“I always try and remain focused on what’s ahead, thanks to my father’s experience,” Villalobos said. “My dad is always telling me, ‘You need to be the same when you’re on top winning or on the bottom. You can’t change your way of being.’ That is something that we need to work on, especially as Mexicans, because we never see them on top.”
Juan Francisco Villalobos says he is extremely proud of his son. So familiar with the pressures that come with racing professionally, he spoke with his son calmly after the queen stage in Utah, though he had been in tears just hours before.
“It was a great emotion that we lived that afternoon,” Juan Francisco Villalobos said. “Luis prepares for that day by day, he looked for it without stopping and now he has arrived, thanks to God. Now he must continue to work hard.”
Turning heads in Utah
Villalobos wasted little time in asserting himself at the Tour of Utah. During the race’s second road stage he surged to the front of the pack on the climb to Mt. Nebo, initially dropping seasoned WorldTour riders such as Tejay van Garderen (BMC Racing), Joe Dombrowski (EF Education First-Drapac), and others. Villalobos eventually settled into a group containing the race’s protagonists and finished fourth on the stage, 32 seconds behind winner Sepp Kuss (LottoNL-Jumbo).
Creed, Aevolo’s director, said he was not surprised by Villalobos’s ability, but rather by the timing of his peak. Creed predicted Villalobos would break out at the Tour of the Gila in May.
“He rode really good the first day at Gila but then he got sick. I felt like that should have been his breakout, to be honest,” Creed said. “I was preparing them to be racing really hard for 15th and 20th on Nebo. So that’s what we were going for, but when we came around, we didn’t see Luis, and then when we finally got around the barrage and we saw him, it was incredible.”
Creed said he received texts from WorldTour directors after the result on Mt. Nebo. The directors had questions about the young Mexican talent.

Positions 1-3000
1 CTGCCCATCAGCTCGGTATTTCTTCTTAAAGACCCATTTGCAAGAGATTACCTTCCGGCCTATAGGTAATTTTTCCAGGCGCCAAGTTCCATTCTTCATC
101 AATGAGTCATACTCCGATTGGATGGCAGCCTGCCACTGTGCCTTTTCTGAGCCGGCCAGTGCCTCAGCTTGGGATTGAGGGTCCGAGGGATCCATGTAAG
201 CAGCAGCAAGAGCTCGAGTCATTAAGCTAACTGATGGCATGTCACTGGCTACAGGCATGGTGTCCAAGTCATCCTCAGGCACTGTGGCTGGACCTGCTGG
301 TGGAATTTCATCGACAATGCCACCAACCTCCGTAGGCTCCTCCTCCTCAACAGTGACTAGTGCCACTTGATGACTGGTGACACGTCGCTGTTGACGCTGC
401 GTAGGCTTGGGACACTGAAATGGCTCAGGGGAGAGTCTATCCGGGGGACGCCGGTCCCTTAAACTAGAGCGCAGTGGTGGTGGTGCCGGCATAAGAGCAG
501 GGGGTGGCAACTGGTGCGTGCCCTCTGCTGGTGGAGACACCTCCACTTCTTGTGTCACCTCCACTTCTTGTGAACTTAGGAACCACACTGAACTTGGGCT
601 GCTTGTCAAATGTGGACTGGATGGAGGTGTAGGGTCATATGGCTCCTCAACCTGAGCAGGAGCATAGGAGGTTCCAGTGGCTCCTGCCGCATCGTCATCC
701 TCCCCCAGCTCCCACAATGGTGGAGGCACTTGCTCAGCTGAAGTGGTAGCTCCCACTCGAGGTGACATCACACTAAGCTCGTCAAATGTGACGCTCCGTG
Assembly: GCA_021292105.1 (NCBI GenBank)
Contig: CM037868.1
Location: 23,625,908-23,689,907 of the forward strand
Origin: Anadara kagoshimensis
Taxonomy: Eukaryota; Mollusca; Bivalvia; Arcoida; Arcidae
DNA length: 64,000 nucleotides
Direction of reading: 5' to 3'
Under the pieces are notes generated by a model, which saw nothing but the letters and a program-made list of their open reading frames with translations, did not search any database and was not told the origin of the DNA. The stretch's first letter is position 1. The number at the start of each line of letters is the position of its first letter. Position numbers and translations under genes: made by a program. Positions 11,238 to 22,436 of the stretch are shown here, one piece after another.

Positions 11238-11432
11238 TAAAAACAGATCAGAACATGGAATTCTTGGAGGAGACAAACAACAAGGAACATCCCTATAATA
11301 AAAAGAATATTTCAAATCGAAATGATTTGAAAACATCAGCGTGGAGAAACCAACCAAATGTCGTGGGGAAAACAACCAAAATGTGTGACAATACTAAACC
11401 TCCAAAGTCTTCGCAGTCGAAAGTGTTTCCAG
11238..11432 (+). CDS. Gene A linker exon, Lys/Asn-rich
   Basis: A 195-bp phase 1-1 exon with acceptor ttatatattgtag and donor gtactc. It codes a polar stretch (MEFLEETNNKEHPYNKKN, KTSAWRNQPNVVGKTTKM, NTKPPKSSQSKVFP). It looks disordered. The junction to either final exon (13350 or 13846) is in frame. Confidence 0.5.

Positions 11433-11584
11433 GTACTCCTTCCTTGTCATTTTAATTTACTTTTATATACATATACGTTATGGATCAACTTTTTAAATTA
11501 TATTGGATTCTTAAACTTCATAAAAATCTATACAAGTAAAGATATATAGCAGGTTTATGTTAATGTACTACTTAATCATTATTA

“I couldn’t recommend [Villalobos] enough. I am only slightly cautious because he’s so young,” Creed said. “Yeah, it is pretty crazy, he’s only 20 but in a lot of ways with his maturity and his attitude, he does seem a lot older.”
So not to add pressure ahead of Utah’s queen stage, which climbed to Snowbird Resort, Creed did not tell Villalobos that WorldTour directors were watching him. Villalobos, however, had lofty ambitions. Before the start of the race, he told reporters that he wanted to see a Mexican rider on the podium. Villalobos finished eighth in Snowbird, 1:23 behind Kuss, and again alongside WorldTour riders.
The next day, on the climb up Empire Pass, Villalobos again turned in an impressive ride. He finished eighth and solidified his victory in the best young rider classification.
“Everything was going through my head,” Villalobos said after the race. “All the sacrifices that we make as cyclists and that I have made, and what we have suffered, maybe not suffered, but it was all worth it at that point and you think, I can do this. You start to dream or to think about it, and then you’re there, and you can’t believe it. You can’t believe that it happened this way.”